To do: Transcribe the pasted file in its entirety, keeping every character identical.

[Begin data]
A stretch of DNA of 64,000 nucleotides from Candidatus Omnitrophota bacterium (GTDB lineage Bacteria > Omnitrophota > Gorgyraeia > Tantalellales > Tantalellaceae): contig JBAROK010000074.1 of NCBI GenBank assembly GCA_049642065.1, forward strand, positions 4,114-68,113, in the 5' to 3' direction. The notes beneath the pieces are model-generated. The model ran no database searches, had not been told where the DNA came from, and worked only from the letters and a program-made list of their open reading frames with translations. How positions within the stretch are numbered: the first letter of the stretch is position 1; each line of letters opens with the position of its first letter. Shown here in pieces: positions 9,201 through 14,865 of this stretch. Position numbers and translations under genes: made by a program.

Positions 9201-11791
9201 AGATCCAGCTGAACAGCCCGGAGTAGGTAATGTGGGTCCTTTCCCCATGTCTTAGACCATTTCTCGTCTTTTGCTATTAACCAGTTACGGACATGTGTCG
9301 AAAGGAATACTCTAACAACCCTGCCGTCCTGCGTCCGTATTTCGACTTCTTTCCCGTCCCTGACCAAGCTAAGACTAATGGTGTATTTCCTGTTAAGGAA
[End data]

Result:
A stretch of DNA of 64,000 nucleotides from Candidatus Omnitrophota bacterium (GTDB lineage Bacteria > Omnitrophota > Gorgyraeia > Tantalellales > Tantalellaceae): contig JBAROK010000074.1 of NCBI GenBank assembly GCA_049642065.1, forward strand, positions 4,114-68,113, in the 5' to 3' direction. The notes beneath the pieces are model-generated. The model ran no database searches, had not been told where the DNA came from, and worked only from the letters and a program-made list of their open reading frames with translations. How positions within the stretch are numbered: the first letter of the stretch is position 1; each line of letters opens with the position of its first letter. Shown here in pieces: positions 9,201 through 14,865 of this stretch. Position numbers and translations under genes: made by a program.

Positions 9201-11791
9201 AGATCCAGCTGAACAGCCCGGAGTAGGTAATGTGGGTCCTTTCCCCATGTCTTAGACCATTTCTCGTCTTTTGCTATTAACCAGTTACGGACATGTGTCG
9301 AAAGGAATACTCTAACAACCCTGCCGTCCTGCGTCCGTATTTCGACTTCTTTCCCGTCCCTGACCAAGCTAAGACTAATGGTGTATTTCCTGTTAAGGAA